A garoupa e o badejo-verdadeiro são predadores oportunistas de grande porte, com estratégia de emboscada, comumente encontrados em recifes tropicais do Atlântico Sul. A dieta das duas espécies foi investigada, avaliando influências ontogenéticas, espaciais e temporais, assim como a sobreposição no uso de recursos entre estes dois predadores co-orrentes no Banco dos Abrolhos, Brasil. Decápodes e peixes foram os principais itens alimentares de Epinephelus morio, enquanto que os peixes foram as principais presas de Mycteroperca bonaci. Ambas as dietas foram significativamente influenciadas pelo tamanho corporal e habitat, mas apenas indivíduos menores de E. morio alimentaram-se quase que exclusivamente de crustáceos. Como as duas espécies utilizam muitas presas semelhantes, a coexistencia parece ser facilitada pelo fato de E. morio se alimentar principalmente de crustáceos, particularmente do caranguejo Cronius ruber, enquanto que o badejo-verdadeiro consome relativamente poucos crustáceos e grande quantidade de peixes. Predadores como as espécies estudadas podem causar efeitos indiretos na comunidade e influenciar uma grande variedade de processos ecológicos, como conexões entre predadores de topo e intermediários e predadores intermediários e seus recursos.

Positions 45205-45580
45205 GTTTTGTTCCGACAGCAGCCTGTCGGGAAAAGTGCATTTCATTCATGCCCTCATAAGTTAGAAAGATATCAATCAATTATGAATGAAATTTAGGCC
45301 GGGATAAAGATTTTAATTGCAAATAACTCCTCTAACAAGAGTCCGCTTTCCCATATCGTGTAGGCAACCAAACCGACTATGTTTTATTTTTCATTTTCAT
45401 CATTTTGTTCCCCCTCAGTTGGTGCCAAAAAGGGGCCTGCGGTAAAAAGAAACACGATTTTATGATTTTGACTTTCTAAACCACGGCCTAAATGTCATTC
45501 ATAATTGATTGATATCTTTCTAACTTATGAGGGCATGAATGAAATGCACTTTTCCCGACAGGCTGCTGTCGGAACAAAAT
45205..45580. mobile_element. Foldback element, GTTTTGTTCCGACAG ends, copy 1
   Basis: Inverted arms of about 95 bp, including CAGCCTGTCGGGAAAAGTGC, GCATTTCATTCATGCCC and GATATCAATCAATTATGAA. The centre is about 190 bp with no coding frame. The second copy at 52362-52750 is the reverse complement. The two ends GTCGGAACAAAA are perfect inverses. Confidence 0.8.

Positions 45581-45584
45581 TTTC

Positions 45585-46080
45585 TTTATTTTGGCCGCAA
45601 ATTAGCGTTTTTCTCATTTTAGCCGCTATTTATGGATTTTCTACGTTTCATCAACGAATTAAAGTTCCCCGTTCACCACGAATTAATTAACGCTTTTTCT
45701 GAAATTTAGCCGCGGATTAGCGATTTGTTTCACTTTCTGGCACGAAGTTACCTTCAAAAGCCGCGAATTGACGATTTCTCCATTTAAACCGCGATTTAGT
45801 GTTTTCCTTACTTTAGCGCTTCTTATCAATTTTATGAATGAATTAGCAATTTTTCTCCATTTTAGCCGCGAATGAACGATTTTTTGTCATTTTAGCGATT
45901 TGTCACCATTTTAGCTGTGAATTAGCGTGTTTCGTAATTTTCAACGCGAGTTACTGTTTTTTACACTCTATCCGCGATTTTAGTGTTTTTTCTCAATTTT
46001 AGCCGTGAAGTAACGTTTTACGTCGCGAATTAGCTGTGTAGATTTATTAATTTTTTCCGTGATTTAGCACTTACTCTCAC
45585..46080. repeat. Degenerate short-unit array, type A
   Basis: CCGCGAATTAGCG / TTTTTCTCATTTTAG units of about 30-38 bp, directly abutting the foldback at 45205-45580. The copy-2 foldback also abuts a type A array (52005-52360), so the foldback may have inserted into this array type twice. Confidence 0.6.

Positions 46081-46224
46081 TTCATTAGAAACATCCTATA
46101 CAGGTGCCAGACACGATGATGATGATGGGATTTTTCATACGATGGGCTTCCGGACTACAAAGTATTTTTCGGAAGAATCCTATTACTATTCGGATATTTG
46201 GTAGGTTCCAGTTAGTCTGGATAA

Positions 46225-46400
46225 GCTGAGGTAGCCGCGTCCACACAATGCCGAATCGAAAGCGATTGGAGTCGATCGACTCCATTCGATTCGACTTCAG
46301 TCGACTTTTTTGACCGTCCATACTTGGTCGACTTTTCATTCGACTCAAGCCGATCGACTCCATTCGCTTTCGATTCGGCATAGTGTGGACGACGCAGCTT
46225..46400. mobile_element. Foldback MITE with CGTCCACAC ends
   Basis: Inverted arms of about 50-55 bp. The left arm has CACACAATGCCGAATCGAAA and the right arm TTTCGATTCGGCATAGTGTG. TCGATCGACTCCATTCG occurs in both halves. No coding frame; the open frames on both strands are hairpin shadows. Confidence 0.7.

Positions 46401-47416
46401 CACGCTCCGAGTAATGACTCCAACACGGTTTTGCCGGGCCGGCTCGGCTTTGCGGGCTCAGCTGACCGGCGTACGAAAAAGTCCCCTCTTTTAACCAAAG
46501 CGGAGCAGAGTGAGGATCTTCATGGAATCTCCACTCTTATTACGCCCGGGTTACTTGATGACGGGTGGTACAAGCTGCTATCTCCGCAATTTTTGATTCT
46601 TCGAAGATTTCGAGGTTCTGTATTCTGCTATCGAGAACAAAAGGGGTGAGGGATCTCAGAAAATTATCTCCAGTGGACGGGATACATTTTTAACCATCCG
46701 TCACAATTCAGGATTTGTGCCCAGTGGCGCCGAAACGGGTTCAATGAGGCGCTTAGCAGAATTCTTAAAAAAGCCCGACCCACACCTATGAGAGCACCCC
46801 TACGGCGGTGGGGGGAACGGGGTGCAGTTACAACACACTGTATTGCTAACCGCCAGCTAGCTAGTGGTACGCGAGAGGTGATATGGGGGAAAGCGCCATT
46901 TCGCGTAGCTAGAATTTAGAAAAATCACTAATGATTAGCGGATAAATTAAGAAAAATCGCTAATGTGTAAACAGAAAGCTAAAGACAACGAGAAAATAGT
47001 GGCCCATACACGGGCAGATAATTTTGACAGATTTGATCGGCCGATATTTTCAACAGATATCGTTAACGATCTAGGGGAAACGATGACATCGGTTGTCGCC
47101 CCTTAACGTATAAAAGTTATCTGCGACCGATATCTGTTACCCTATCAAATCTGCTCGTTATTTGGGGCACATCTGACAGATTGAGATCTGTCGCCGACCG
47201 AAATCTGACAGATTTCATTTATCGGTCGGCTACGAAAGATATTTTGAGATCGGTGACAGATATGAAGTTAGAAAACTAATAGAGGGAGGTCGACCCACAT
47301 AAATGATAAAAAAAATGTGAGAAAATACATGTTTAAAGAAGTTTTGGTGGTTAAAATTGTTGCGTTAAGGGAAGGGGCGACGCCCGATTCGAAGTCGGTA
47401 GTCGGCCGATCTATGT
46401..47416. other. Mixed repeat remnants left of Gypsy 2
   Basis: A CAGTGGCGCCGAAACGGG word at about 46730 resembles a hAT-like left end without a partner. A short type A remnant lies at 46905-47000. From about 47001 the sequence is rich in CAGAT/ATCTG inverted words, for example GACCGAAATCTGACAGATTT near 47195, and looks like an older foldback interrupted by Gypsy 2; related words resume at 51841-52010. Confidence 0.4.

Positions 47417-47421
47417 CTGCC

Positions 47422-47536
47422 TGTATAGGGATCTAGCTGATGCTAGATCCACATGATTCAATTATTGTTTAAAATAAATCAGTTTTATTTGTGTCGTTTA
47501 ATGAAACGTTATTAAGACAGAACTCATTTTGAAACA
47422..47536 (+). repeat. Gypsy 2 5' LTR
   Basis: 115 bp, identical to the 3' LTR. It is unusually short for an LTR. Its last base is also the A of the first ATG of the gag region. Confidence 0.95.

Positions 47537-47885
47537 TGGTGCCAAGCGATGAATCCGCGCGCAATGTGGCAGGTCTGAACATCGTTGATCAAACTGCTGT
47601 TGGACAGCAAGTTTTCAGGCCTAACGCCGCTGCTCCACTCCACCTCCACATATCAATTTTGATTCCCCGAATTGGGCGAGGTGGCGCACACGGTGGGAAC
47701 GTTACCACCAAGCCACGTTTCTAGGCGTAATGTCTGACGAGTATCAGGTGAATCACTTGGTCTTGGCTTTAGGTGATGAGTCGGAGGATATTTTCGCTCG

Palavras-chave: Banco dos Abrolhos; Dieta; Epinephelus morio; Mycteroperca bonaci; Sobreposição alimentar

Introduction

Epinephelids are demersal predatory fishes found in shallow to mesophotic waters of all tropical and subtropical oceans, especially in hard bottom habitats (Heemstra, Randall, 1993; Craig et al., 2011). The 160 or so species in the family encompass a wide range of body sizes and food habits, ranging from small zooplanktivores to some of the largest predators in tropical and subtropical reef ecosystems (Claro et al., 2001).